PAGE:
Bill Castro most likely will be out of baseball next season after spending 37 years with the Brewers as a player, scout and coach, and the last two with the Orioles as bullpen coach.
Here's hoping that the man has hobbies.
Castro replaced Rick Adair as pitching coach on Aug. 15. The Orioles offered him a scouting position, which he turned down, and he didn't bother to seek a major league job.
Castro says he found out too late that the Orioles weren't going to retain him as bullpen coach and no other major league jobs are available. So, he plans on doing nothing unless a position suddenly opens up.
Diamondbacks pitcher Brad Ziegler may be my new favorite player, and not because he's the only one who hasn't been linked to the Orioles.
In case you missed it, Ziegler (@bradziegler) tweeted his dissatisfaction yesterday with infielder Jhonny Peralta agreeing to a four-year, $52 million contract with the Cardinals after serving a 50-game suspension last season.
"It pays to cheat...Thanks, owners, for encouraging PED use"
I thought the gloves already came off after the final game.
More from Ziegler: "People really don't understand how this works. We thought 50 games would be a deterrent. Obviously it's not. So we are working on it again."
FOX Sports reported a few days ago that the Orioles were interested in Peralta as a left fielder. They weren't interested enough to dole out a contract of that size.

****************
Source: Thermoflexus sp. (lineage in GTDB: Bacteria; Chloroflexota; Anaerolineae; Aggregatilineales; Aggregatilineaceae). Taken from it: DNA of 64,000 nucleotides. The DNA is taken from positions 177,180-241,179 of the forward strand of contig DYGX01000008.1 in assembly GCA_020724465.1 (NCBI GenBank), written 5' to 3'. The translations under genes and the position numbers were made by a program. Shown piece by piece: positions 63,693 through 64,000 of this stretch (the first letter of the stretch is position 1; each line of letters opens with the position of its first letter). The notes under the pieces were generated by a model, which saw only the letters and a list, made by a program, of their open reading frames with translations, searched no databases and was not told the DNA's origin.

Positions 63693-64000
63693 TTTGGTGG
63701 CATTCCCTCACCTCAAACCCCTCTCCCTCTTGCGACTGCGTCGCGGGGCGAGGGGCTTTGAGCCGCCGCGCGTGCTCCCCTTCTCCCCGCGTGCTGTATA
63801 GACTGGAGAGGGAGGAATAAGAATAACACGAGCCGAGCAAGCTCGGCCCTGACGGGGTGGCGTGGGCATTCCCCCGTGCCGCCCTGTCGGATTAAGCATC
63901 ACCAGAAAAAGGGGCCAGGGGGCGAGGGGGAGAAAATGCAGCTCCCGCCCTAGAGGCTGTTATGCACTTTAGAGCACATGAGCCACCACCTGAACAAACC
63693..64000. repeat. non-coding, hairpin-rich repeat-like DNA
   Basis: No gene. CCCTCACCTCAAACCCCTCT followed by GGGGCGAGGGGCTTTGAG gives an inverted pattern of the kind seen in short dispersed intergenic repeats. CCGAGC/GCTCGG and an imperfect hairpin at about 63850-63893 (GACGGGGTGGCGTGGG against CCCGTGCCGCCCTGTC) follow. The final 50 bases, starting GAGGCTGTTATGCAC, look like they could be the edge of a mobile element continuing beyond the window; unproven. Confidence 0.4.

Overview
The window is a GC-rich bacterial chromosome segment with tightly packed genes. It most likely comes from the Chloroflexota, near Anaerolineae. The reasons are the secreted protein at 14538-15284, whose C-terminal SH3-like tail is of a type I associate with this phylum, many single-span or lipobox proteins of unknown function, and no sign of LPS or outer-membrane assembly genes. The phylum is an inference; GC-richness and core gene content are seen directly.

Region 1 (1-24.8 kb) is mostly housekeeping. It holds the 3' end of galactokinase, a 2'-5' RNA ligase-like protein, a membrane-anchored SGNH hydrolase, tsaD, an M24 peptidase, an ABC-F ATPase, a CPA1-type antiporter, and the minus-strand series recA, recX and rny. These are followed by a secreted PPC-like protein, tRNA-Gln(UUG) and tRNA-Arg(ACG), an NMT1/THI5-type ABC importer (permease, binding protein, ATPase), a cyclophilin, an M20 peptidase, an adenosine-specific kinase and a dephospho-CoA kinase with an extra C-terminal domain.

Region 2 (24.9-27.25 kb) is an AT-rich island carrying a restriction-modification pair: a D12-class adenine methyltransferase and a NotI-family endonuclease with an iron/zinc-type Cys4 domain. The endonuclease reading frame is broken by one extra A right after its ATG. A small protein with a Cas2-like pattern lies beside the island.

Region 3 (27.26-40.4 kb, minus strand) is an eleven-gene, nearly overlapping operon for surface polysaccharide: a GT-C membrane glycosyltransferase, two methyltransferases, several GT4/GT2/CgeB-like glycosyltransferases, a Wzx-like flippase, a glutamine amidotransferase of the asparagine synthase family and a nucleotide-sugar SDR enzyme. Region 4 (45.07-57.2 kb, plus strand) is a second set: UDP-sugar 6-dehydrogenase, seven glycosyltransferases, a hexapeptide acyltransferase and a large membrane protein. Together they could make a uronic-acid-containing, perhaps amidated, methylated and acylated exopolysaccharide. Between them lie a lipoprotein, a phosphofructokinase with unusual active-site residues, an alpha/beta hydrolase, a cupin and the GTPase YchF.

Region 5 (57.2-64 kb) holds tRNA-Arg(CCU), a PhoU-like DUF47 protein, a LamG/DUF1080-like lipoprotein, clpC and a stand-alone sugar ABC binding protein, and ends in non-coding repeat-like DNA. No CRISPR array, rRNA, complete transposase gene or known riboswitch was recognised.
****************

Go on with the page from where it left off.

As for Ziegler, who serves as the Diamondbacks' union rep, I respect the stance that he's taking and his willingness to share it on Twitter. And he illustrates just how much times have changed due to social media.
I'm trying to imagine Brooks Robinson sitting in front of his locker and tweeting, "Just robbed Lee May again. LMAO!"
The Rays reportedly reached agreement with catcher Jose Molina on a two-year, $4.5 million contract.
Clearly, the Rays chose two years so they could be all-in if Matt Wieters becomes a free agent.
But seriously ...
Here's your T.J. McFarland update in Venezuela:
McFarland is 1-2 with a 2.86 ERA in seven games (six starts), with 30 hits, eight walks and 14 strikeouts in 34 2/3 innings.
On the negative side, he's allowed seven runs and 14 hits in 10 2/3 innings over his last two starts.
The Orioles are interested in pitcher Tomo Ohka, according to a report from Sanspo, a Japanese-language daily sports newspaper.
Ohka went 51-68 with a 4.26 ERA in 10 major league seasons, the last coming with the Indians in 2009. He came to the U.S. in 1999 and spent parts of three seasons with the Red Sox.
Who was their general manager? Yes, Dan Duquette.
Ohka developed a knuckleball after undergoing shoulder surgery in 2011. He registered a 3.73 ERA in 21 games with the Toyama Thunderbirds in 2013, and he's been training in Arizona.
A Japanese knuckleballer? That is SO in the Orioles' wheelhouse.
I wonder if the Orioles would have some interest in pitcher Yunesky Maya, released by the Nationals over the weekend, now that they've busted open that door to Cuba.
Maya, 32, was touted as a top-of-the-rotation starter when the Nats signed him to a four-year, $6 million deal in 2010. He posted a 5.80 ERA in 16 games with the Nats and went 24-29 with a 4.17 ERA in 79 games in the minors.
Maya's last major league pitch, in his only appearance in 2013, resulted in a walk-off home run by the Giants' Pablo Sandoval.
Anyway, he probably could be signed to a minor league deal. The Orioles have a few guys who could recruit him.
Congrats to Orioles outfielder Jason Pridie and wife Bianca on the birth of their second son, Kash Jay.